How to Fix Cracked Plaster in 4 Steps

By: Walter Curtis  | 
Cracked plaster and peeling paint from wall
Plaster is both durable and good-looking, but it inevitably develops cracks. Flavio Coelho / Getty Images

Key Takeaways

  • Fixing cracked plaster involves cleaning the area, filling the crack with spackling compound or joint compound, and smoothing it out with a putty knife.
  • Once the compound is dry, sand the surface until it's smooth and blend it with the surrounding plaster.
  • Finally, prime and paint the repaired area to complete the restoration process.

Older homes often have lath-and-plaster walls. Plaster is both a durable and good-looking surface, ­but there is one drawback: Plaster inevitably develops cracks.

Latex paint will hide hairline cracks in plaster, at least temporarily. The coverup, though, may last only a few hours or a few months. Small plaster cracks have an annoying way of showing up again and again. It may be smarter to enlarge them and fix them properly once and for all.


Making a small flaw bigger may sound like reverse logic, but it's easier to fix big cracks in plaster than small ones. Use plaster of paris, which doesn't shrink as it dries, or purchase premixed plaster repair compound.

What You'll Need

Here are the tools you'll want to have when repairing cracked plaster:

  • Utility knife
  • Vacuum cleaner
  • Plaster of paris or premixed plaster repair compound
  • Paintbrushes
  • Scraper or trowel
  • Wood block
  • Medium- or fine-grade sandpaper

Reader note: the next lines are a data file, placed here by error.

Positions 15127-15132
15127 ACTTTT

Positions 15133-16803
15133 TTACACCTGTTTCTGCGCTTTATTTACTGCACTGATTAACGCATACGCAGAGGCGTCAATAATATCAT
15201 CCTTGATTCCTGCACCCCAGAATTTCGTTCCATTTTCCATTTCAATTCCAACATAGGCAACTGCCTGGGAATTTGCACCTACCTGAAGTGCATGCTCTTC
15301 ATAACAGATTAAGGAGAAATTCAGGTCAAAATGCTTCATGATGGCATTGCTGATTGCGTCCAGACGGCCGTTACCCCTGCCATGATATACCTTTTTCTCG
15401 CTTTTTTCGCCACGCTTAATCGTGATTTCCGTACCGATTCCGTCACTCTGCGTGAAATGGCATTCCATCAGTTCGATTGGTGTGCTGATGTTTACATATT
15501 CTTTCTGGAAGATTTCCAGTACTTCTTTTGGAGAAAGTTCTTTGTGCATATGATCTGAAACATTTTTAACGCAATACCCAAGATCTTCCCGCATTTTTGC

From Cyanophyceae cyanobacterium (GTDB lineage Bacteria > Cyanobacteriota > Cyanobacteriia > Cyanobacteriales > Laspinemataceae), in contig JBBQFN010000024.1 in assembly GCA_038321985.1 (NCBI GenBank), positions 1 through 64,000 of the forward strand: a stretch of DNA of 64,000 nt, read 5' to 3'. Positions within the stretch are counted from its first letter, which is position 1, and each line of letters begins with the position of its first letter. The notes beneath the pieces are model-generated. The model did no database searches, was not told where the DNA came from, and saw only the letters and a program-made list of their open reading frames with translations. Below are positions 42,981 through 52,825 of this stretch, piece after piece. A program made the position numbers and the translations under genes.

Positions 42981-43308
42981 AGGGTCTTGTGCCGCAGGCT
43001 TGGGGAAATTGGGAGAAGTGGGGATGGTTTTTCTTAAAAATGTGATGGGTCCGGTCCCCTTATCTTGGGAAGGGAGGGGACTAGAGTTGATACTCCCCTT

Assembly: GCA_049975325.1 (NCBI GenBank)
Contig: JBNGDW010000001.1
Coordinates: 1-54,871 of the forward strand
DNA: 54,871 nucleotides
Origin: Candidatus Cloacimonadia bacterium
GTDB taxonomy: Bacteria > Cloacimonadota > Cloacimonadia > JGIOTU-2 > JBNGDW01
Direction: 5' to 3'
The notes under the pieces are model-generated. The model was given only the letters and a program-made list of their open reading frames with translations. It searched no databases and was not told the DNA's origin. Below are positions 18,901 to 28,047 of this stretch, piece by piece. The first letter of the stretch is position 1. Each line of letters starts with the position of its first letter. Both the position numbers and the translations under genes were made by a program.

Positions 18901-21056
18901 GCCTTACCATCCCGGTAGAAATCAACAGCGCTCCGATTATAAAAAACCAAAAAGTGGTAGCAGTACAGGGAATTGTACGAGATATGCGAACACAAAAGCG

• Primer and paint


1. Prepare the Crack

Cut away loose plaster with utility knife. Turn knife to make opening wider and more clean-lined. Remove debris while preserving structural integrity of surface around it. Clean away loose plaster and dust with vacuum cleaner.


2. Mix and Apply Plaster

Mix thick paste of plaster of paris and water, and wet crack thoroughly with paintbrush dipped in water. Pack plaster of paris (or repair compound) into wet crack to its full depth, and smooth surface with scraper or trowel. Let filled crack dry at least 24 hours.


3. Sand and Let Dry

Lightly sand patch when plaster is dry with medium-or fine-grade sandpaper wrapped around wood block. If crack was wide, replaster it at least once more to make surface smooth, rewetting plastered area each time. Let area dry for at least 24 hours after final plastering.


4. Sand, Prime and Paint

Lightly sand patch again, and prime it with thinned coat of paint or primer. When primer is dry, paint entire wall.


Frequently Asked Questions

Can I use plasterboard or drywall to fix cracks?
While plasterboard or drywall can be used for minor repairs, they may not provide the same aesthetic finish as traditional plaster. Additionally, the process for repairing cracks in plasterboard or drywall differs from fixing cracks in plaster, often requiring joint tape and joint compound for a seamless repair.
How do I prevent future cracking in plaster?
To prevent future cracking in plaster, it's essential to address underlying issues like structural movement or moisture problems. Ensure that the building's foundation is stable and properly maintained, and address any water leaks or humidity issues that may affect the plaster. Applying a flexible sealant or caulk around windows, doors and other openings can also help minimize movement and reduce the risk of future cracks forming.